Savills Global Placement

Location: Tokyo, Japan
Dates: July 2015

Name: George Haworth
Graduate Scheme: Sociable Surveyors

George headed over to join the Tokyo team for a 2 week placement after winning the Savills Sociable Surveyors placement. George's blog is below, so do have a read to find out more about his experience and the Tokyo property market.

Intern Diary

Week 1:

During the first day I was introduced to the rest of the members of the office, in particular those with whom I would be working most closely in the research and investment departments. After introductions Ben (Capital markets manager) took me for a coffee and outlined some of the key differences between the Japanese and UK markets. One particularly interesting feature was the prevalence of REIT's in Japanese property and the various structures that a deal can take.

Until lunch I buried myself in research reports trying to get a better understanding for the market drivers and dynamics specific to Tokyo and Japan ready to have a meeting with Nat, a macroeconomist working in the research department, who explained the influence of Abenomics on the Japanese property market. Fascinating.

Having spent Monday starting to get a grip on the Japanese and specifically Tokyo market it was time to put the knowledge into a more practical use and start working on the weekly deals circular to go out this week. This report has over 4500 readers and so ensuring the accuracy of information I was collating was key. One challenge I faced here which was indicative of the less transparent Japanese market was that there was no obligation of companies to report the transaction price or any details of it as well as no central database. The only exception to this was where REIT's were involved - they have to declare transaction details.

As my Jetlag subsided and familiarity my tasks became much more varied. My next challenge was to research and prepare questions to discuss with a senior Japanese politician covering inheritance tax, its recent changes and the way that it relates to property in Japan.

I worked with Ben profiling large investors in the Asia market and creating a database with their investment past and future criteria. This helped me to link wider Asia with what I had began learning about in the past few days about Japan but also showed some of the contrasts that it has with London. London attracts a large amount of foreign investment in both residential and commercial real estate however Japan is much, much more of a domestic market.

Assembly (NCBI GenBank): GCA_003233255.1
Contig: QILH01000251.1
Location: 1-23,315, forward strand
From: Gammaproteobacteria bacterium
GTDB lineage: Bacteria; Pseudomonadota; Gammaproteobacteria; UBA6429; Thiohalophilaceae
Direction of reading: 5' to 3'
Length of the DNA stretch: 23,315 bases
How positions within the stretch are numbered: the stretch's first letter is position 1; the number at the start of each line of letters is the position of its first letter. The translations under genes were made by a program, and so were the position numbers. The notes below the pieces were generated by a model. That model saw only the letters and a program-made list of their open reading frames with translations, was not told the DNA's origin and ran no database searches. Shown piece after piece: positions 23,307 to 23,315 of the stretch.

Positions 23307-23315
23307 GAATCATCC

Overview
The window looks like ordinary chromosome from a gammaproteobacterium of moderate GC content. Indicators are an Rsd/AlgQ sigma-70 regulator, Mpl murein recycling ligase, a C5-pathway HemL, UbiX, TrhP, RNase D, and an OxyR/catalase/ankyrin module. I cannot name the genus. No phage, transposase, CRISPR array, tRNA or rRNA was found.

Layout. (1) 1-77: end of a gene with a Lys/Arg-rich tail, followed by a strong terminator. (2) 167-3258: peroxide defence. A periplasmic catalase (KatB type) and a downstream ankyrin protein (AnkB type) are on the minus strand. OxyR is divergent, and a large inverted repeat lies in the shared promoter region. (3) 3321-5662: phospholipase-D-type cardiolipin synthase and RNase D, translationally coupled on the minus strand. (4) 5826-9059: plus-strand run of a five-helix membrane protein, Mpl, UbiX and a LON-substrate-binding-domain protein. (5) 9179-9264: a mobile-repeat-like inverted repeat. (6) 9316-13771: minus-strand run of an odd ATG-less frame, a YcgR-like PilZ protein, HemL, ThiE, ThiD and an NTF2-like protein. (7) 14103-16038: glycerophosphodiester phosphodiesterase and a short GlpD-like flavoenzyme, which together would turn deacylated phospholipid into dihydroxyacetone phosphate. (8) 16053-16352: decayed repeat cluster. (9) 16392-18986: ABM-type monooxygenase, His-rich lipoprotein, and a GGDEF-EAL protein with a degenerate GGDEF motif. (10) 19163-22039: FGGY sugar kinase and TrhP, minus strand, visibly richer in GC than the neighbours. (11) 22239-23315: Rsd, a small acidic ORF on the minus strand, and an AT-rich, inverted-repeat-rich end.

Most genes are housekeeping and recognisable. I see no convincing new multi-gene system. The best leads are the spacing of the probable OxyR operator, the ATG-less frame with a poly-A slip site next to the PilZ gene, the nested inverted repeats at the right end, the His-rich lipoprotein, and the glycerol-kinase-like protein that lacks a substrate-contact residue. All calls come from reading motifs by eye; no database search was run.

Later in the week I was treated to lunch at the American club with Jon, my first chance to really meet the man who's book had been a formative part of my introduction to the  and had an interesting discussion of his experience of the Japanese property market and the influencing factors that I had learnt about earlier in the week such as Abernomics.

After lunch Ben and I did a walking tour of Ginza and Tokyo station where we got a hands on view of some of the assets that had traded recently. Getting a physical impression of the assets you have been learning about is always useful and to see in the daylight the sheer scale of development that Tokyo is composed of. The time with Ben also allowed me to pick his brains on land purchase etiquette in Japan, its very common for instance for deals to be planned many years in advance as developers slowly buy up enough plots of land to make their projects viable. During this phase developers are often trying to sweeten landlords with gifts, having their land swept etc. Despite this though sometimes an occupier wont move and as a result a development has an old house or premises encapsulated within it.